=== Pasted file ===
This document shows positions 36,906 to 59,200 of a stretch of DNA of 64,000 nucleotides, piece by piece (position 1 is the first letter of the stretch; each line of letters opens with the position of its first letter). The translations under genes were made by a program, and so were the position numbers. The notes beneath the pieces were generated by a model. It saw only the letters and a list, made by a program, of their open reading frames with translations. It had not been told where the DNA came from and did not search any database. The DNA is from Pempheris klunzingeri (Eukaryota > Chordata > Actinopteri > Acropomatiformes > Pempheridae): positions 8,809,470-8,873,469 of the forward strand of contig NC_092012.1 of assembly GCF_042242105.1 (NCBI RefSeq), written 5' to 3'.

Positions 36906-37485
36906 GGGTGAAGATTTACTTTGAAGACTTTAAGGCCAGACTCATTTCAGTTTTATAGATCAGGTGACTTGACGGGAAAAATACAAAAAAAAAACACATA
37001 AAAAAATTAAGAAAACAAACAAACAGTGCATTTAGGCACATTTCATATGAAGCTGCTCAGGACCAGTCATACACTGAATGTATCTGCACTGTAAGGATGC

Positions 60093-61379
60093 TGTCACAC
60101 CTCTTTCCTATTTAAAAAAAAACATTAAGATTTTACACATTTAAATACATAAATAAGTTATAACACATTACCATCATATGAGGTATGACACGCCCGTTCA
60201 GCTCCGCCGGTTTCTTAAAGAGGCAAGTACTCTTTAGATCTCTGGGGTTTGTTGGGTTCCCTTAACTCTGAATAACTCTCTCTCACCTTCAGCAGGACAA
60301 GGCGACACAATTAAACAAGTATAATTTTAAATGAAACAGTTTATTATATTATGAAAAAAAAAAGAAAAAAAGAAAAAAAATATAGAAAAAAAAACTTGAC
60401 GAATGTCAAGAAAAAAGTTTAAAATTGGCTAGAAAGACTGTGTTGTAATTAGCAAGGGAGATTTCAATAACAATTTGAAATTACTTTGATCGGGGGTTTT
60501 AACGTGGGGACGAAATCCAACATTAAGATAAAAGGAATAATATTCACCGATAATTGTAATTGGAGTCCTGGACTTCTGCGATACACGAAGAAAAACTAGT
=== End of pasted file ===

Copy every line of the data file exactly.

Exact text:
This document shows positions 36,906 to 59,200 of a stretch of DNA of 64,000 nucleotides, piece by piece (position 1 is the first letter of the stretch; each line of letters opens with the position of its first letter). The translations under genes were made by a program, and so were the position numbers. The notes beneath the pieces were generated by a model. It saw only the letters and a list, made by a program, of their open reading frames with translations. It had not been told where the DNA came from and did not search any database. The DNA is from Pempheris klunzingeri (Eukaryota > Chordata > Actinopteri > Acropomatiformes > Pempheridae): positions 8,809,470-8,873,469 of the forward strand of contig NC_092012.1 of assembly GCF_042242105.1 (NCBI RefSeq), written 5' to 3'.

Positions 36906-37485
36906 GGGTGAAGATTTACTTTGAAGACTTTAAGGCCAGACTCATTTCAGTTTTATAGATCAGGTGACTTGACGGGAAAAATACAAAAAAAAAACACATA
37001 AAAAAATTAAGAAAACAAACAAACAGTGCATTTAGGCACATTTCATATGAAGCTGCTCAGGACCAGTCATACACTGAATGTATCTGCACTGTAAGGATGC

Positions 60093-61379
60093 TGTCACAC
60101 CTCTTTCCTATTTAAAAAAAAACATTAAGATTTTACACATTTAAATACATAAATAAGTTATAACACATTACCATCATATGAGGTATGACACGCCCGTTCA
60201 GCTCCGCCGGTTTCTTAAAGAGGCAAGTACTCTTTAGATCTCTGGGGTTTGTTGGGTTCCCTTAACTCTGAATAACTCTCTCTCACCTTCAGCAGGACAA
60301 GGCGACACAATTAAACAAGTATAATTTTAAATGAAACAGTTTATTATATTATGAAAAAAAAAAGAAAAAAAGAAAAAAAATATAGAAAAAAAAACTTGAC
60401 GAATGTCAAGAAAAAAGTTTAAAATTGGCTAGAAAGACTGTGTTGTAATTAGCAAGGGAGATTTCAATAACAATTTGAAATTACTTTGATCGGGGGTTTT
60501 AACGTGGGGACGAAATCCAACATTAAGATAAAAGGAATAATATTCACCGATAATTGTAATTGGAGTCCTGGACTTCTGCGATACACGAAGAAAAACTAGT